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I am trying to learn more about attack graphs and how they can be used. I have read a little bit about them from some simple Google searches and believe that they could be a useful tool for work. I would like to know how one could go about creating an attach graph, what use cases they are best suited for, and how to prepare a deliverable with the attach graph with recommendations that I can turn into my boss for further review and analysis.

Any help that you could provide would be greatly appreciated.

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are you referring to Attack Trees? (I guess strictly speaking a tree is a subset of a graph, but semantically they just feel different...) –  AviD Apr 4 '11 at 5:59
    
Besides the wikipedia entry and Bruce Schneier's article, googling also brings a lot of interesting work on the subject. –  adamo Apr 4 '11 at 7:05
    
@AviD - I am not sure what the differences are between an attack graph and an attack tree. Any help or understanding of the differences would be appreciated. –  John Apr 13 '11 at 14:39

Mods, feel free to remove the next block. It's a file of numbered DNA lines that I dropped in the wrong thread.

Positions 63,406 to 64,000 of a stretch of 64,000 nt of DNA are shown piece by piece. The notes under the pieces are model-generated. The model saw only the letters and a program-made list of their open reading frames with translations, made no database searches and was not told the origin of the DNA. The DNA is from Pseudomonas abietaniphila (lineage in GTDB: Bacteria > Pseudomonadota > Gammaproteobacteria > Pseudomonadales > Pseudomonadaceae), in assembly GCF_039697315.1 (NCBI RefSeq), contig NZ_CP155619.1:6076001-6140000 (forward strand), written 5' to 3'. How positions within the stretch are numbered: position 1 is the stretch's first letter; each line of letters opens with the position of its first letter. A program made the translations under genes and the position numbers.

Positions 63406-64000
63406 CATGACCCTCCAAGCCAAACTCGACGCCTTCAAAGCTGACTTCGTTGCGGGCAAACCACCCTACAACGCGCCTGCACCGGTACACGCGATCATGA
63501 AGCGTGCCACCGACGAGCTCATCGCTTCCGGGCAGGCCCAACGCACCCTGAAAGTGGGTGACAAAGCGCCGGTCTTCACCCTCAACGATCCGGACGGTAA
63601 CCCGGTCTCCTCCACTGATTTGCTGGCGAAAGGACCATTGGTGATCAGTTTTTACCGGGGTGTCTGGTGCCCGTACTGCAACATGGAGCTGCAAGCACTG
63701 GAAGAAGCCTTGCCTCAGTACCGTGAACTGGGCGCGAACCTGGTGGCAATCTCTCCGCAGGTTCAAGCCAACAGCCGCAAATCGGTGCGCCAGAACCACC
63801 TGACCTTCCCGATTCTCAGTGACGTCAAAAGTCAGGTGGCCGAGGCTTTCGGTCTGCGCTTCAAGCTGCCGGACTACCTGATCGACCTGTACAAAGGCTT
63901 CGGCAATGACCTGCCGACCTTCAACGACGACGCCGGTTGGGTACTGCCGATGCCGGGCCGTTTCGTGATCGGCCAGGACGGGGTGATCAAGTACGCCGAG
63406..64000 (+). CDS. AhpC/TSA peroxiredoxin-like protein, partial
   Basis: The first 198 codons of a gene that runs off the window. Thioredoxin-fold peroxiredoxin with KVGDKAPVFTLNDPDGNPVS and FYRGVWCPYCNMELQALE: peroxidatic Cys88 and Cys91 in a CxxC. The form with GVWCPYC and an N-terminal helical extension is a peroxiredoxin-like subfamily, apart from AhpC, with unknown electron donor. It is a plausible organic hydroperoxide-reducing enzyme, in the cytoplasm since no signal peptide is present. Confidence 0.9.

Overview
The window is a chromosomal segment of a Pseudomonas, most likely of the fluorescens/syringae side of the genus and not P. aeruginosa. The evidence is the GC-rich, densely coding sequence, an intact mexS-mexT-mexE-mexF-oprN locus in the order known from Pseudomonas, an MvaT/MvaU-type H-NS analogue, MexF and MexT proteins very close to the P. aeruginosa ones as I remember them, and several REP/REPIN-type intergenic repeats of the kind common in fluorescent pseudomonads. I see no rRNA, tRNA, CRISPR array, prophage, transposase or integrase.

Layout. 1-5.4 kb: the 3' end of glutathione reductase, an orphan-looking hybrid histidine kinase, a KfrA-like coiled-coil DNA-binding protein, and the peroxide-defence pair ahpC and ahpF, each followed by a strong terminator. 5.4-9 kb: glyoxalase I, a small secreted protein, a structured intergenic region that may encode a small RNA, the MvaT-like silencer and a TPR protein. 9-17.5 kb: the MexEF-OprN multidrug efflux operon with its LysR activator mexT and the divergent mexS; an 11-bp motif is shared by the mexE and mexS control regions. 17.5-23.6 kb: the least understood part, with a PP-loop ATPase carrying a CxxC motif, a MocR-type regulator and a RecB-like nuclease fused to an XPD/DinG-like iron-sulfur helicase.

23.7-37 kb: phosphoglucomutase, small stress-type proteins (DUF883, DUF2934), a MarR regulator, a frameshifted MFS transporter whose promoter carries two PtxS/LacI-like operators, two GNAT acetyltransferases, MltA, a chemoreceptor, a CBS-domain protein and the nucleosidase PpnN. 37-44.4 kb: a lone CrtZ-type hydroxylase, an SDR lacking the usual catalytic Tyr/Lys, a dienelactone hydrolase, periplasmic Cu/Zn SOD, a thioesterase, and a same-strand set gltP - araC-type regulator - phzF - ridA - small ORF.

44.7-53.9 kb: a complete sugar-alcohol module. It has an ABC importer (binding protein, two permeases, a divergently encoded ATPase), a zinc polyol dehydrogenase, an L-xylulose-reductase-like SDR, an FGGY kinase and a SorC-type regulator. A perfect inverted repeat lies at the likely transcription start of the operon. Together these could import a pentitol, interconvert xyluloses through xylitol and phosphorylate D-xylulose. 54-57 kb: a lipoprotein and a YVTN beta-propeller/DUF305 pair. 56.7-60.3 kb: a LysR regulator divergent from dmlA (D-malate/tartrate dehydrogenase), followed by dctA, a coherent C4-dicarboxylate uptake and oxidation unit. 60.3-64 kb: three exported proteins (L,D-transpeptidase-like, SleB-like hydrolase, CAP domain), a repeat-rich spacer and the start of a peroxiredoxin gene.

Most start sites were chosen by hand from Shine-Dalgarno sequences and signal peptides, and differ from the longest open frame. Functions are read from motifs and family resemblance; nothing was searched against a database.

Well I've never heard it called an attack graph, only an attack tree. And, judging from the answers, I'm guessing that's what you meant. As far as data structure go, a tree is a kind of a graph, so... –  AviD Apr 13 '11 at 16:09
    
Questioner uses "attach graph" twice. I can't edit that to "attack graph" because I'm not sure if it's correct and because it's less than 6 chars. But correct spelling helps search. –  DanBeale Aug 10 '11 at 12:54
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3 Answers

up vote 6 down vote accepted

I suggest the Microsoft Press book titled "Threat Modeling"

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+1 - It is really a very good book. It shows a lot of what has gone into the change in mindset in Microsoft over the last 6 years or so. –  Rory Alsop Apr 4 '11 at 11:31
    
Off to my Amazon Wish List it goes! Thanks for the recommendation. –  JCCyC Apr 4 '11 at 21:05
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I agree - but it's not really much of an answer here... Wanna give some highlights? –  AviD Apr 5 '11 at 9:51
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Besides the Microsoft book stuff, you may find interest in "The Beauty and the Beast: Vulnerabilities in Red Hat's Packages" which uses Formal Concept Analysis.

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While it's not dedicated entirely to thread models, Microsoft's book on the SDL does a fairly in depth talk on the different types of models.

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